In another dream, we are in a high class diner. Her face is framed by curls and her eyes are like the ocean at night. They are, at once, both still and in motion. I find myself thinking: does she want more from life? “What are you eating?” she asks as her eyes scan the menu. Nothing. I can’t afford this place. This place is for rich girls who wear leopard-skin brassieres. Like you. But who are you underneath the good manners and the clothes? Sometime during dinner, I steer the conversation to adultery. Would she make love to someone outside of her marriage?

She pauses to think. “Yes,” she says.

I try to appear indifferent.

“But,” she clarifies, “I must be in love.”

“Oh,” I ask, “what if it was just sex?”

“No,” she says with affected but acute disappointment. “I wouldn’t respect you then.”

Respect you.

A bird spreads its wings inside my chest. Has she just let slip her desire? Here I am, in cautious awe of this woman. But is she after all just another latently adventurous fish in a water culture, capable of slipping through the nets and out into the ocean if offered the right lure?


So many other dreams.

We are making love. It is rapturous. Her body is lean as a willow and supple as a pancake. Seconds before she reaches her climax, a shudder passes through her body—which is positioned above me—and I am reminded of a fish out of water, thrashing iridescently on the deck. When she is done, she whispers in my ear. “Promise me that this, what we have between us, will never settle.” “Of course,” I say. Here we are then: two people who were trapped in cages, now secretly in love and devouring forbidden fruit. What will be the cost? And what will we finally do to each other?


In another dream, The Girl in the Leopard-Skin Brassiere and I are talking in bed. But something is wrong. Her eyes are full of inconsolable shadows.

Each time I spotted her on her balcony, I dreamt about her at night.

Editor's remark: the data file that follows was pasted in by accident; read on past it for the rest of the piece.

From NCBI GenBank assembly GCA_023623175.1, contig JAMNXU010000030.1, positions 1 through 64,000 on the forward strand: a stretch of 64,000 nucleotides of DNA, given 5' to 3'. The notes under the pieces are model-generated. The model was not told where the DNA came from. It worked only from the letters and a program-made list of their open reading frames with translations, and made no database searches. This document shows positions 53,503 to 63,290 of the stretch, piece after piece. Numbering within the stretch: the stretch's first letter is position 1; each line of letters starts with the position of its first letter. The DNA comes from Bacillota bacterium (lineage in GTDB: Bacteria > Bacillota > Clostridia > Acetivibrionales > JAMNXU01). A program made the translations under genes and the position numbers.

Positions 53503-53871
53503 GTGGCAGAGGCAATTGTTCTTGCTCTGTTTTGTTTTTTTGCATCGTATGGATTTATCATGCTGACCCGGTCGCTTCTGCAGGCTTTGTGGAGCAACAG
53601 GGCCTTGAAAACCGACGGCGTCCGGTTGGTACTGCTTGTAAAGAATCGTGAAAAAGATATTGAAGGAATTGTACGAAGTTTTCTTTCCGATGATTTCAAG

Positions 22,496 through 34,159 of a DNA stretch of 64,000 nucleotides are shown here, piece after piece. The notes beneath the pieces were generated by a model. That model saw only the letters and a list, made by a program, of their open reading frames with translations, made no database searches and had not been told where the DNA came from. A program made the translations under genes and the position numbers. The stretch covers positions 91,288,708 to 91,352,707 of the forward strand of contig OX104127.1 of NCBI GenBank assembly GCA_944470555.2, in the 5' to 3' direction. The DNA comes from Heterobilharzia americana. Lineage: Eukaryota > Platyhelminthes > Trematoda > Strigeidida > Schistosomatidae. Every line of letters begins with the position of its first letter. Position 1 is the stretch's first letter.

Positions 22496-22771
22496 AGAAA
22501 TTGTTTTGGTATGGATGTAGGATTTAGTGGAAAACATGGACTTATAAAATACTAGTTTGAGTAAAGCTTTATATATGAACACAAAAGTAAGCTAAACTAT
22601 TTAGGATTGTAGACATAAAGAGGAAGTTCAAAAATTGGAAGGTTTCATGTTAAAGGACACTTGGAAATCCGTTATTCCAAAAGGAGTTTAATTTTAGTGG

What’s wrong, I ask. She shakes her head but I know better. Finally she says, “I am not at the center of your world anymore.” “Why do you say that?” I ask. “You seem to get by perfectly well without me,” she says. “I worship you,” I say. “But you have a life without me and sometimes I wonder who the real you is, the one here with me or the one out there,” she says. She pauses. “I need to know you miss me sometimes.” I think to myself: I’ve given this girl my soul. But I’ve also learnt to detach myself from her so I am not emotionally annihilated when this ends. And it will end. But what she’s telling me is this: I want more. And for some reason that is both arbitrary and significant, I think of Elizabeth Taylor.


In another dream, we haven’t messaged each other in two days. I let her be. Then she comes home. We make love. It is intimate but I think of a bomb that is ticking underneath the ocean of blood in her heart. “Why didn’t you message me?” she asks later. “I was giving you space,” I say. “I don’t need space, I need you,” she says. Then she starts to cry. She flings the pillow to the floor. “You need to ask yourself if you really want this,” she says and walks out while I wonder if I mistook her permanent sense of insecurity for a deep soul.


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These dreams went on for days. And even though they prophesied a rocky entanglement, I still wanted to date her.

Then for a whole week, she never appeared.

I assumed she was out of town. A month passed. Where was The Girl in the Leopard-Skin Brassiere? Had she found a new house? Did she think I was a voyeur? Had she broken into my dreams and discovered that a relationship with me was going to be fraught with confusion and insecurity? Would I see her again? I couldn’t get her out of my mind.


One Saturday, five weeks after she went missing, I walked into a lingerie store and asked the salesgirl to show me leopard-skin brassieres. She showed me two kinds. And despite my moroseness over the disappearance of The Girl in the Leopard-Skin Brassiere, my mood brightened. I chose a pattern.

What size? the salesgirl asked. I must have looked helpless because she smiled and said, Do you know your wife’s bra size? We’re not married yet, I said. Then I said, I believe that will be a 34B. She nodded and I proceeded to the billing counter.